Actually, this might be a pricing strategy that in the end is good for LD riders--the higher the revenue that Amtrak can get for its LD trains, the more valuable they look and the easier to justify keeping them and maybe even improving the amenities. Now, if only we still had Amsnag, those in the know could ferret out the lower bucket fares easily and beat the process. (RIP Amsnag...)
 
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BoulderCO

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I haven't been on Amtrak since before Covid, but find it interesting to compare how Amtrak and the Airlines are coping during this recovery period.

Obviously, as much as I like the train, I would never pay the kind of prices being reported here.

I'm sure there is a lot of variation among the airlines, but here is one data point that I find interesting. My wife is presently in the middle of a trip from Denver to Portland, OR for a Mother's day visit. We usually fly on United. Since it was a short trip, she decided to try their bare-bones coach service that doesn't even allow a full-sized bag to be stowed overhead. Her round trip fare was $60.

On the outbound trip on Thursday, she was surprised when they notified her the day before that she actually would be allowed to bring and stow a full-sized bag. It was still a coach seat toward the rear of the plane, but a very pleasant trip with an unexpected accommodation that put a smile on her face.

Today she downloaded her boarding pass for the return flight tomorrow. They moved her up to row 12 - either business or first class. She spent a total of $60 and yet United went out of their way to give her some unexpected perks. That is how you win and maintain customers!!

The point here is that at least some airlines are doing things to please customers. Amtrak isn't. Instead, we get HIGHER THAN NORMAL fares and no traditional dining. I am disappointed - they should and must do better.
 

AmtrakBlue

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I haven't been on Amtrak since before Covid, but find it interesting to compare how Amtrak and the Airlines are coping during this recovery period.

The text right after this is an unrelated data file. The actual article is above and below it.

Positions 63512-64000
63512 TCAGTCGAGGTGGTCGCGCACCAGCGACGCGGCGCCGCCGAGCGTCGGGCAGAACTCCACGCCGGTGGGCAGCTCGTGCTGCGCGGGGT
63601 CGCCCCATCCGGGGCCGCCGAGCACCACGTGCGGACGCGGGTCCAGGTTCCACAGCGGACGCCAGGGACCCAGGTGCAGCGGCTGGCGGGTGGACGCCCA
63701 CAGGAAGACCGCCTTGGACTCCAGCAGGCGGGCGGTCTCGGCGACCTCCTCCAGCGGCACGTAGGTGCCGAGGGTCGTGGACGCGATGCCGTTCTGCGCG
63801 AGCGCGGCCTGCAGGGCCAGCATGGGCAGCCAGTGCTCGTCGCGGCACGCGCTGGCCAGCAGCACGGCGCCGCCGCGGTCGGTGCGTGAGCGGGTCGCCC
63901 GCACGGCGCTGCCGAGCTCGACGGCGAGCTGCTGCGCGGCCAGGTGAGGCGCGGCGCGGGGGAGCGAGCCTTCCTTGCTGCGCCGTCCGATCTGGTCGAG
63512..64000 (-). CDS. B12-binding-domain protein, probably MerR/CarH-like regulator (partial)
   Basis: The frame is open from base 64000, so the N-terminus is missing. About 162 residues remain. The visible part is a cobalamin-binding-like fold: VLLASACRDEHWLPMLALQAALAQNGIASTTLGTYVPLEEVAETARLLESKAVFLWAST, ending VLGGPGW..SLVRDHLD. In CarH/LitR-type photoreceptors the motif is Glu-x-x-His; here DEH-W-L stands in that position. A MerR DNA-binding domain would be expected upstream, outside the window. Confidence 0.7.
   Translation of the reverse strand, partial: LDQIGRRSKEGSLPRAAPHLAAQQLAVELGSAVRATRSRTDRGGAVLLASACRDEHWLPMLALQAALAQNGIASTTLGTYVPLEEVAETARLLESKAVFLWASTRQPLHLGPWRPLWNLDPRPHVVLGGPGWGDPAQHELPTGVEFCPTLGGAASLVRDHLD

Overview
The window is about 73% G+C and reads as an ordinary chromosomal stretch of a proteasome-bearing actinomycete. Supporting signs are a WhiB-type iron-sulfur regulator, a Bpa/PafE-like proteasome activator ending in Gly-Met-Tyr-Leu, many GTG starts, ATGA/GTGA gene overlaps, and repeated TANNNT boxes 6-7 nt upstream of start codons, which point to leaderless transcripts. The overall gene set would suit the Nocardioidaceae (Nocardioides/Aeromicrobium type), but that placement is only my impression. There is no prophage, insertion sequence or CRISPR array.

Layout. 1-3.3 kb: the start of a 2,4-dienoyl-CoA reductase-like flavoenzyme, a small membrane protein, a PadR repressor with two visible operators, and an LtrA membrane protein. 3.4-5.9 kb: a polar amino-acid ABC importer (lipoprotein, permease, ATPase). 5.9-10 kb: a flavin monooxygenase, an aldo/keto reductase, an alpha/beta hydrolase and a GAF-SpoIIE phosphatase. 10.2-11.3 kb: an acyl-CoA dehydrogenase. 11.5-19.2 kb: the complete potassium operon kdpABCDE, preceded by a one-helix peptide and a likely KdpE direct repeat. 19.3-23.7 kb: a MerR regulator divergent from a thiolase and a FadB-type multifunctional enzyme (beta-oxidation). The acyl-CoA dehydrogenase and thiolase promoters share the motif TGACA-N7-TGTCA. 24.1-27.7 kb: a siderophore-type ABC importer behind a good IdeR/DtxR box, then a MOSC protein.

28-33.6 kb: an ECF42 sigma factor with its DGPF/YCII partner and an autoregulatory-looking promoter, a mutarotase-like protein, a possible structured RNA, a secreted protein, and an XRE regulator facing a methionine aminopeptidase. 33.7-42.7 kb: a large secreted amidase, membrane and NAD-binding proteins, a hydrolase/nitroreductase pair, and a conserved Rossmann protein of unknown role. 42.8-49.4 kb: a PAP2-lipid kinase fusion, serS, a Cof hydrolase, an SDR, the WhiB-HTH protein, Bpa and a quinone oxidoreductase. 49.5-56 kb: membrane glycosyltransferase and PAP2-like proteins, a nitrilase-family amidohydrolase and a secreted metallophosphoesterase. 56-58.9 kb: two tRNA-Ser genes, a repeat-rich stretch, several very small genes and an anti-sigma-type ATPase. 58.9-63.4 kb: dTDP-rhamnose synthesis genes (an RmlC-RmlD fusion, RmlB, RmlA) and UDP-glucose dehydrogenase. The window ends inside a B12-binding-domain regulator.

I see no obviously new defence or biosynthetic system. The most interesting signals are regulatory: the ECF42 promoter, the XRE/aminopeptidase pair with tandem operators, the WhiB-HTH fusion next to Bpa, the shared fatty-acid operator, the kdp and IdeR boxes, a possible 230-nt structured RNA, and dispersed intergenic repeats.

Obviously, as much as I like the train, I would never pay the kind of prices being reported here.

I'm sure there is a lot of variation among the airlines, but here is one data point that I find interesting. My wife is presently in the middle of a trip from Denver to Portland, OR for a Mother's day visit. We usually fly on United. Since it was a short trip, she decided to try their bare-bones coach service that doesn't even allow a full-sized bag to be stowed overhead. Her round trip fare was $60.

On the outbound trip on Thursday, she was surprised when they notified her the day before that she actually would be allowed to bring and stow a full-sized bag. It was still a coach seat toward the rear of the plane, but a very pleasant trip with an unexpected accommodation that put a smile on her face.

Today she downloaded her boarding pass for the return flight tomorrow. They moved her up to row 12 - either business or first class. She spent a total of $60 and yet United went out of their way to give her some unexpected perks. That is how you win and maintain customers!!

The point here is that at least some airlines are doing things to please customers. Amtrak isn't. Instead, we get HIGHER THAN NORMAL fares and no traditional dining. I am disappointed - they should and must do better.
I wonder if those “perks” were given as a way to balance the load. ;). (Just speculation)
 
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I am wondering about these so-called Amtrak "buckets"....why aren't the fares infinitely adjustable?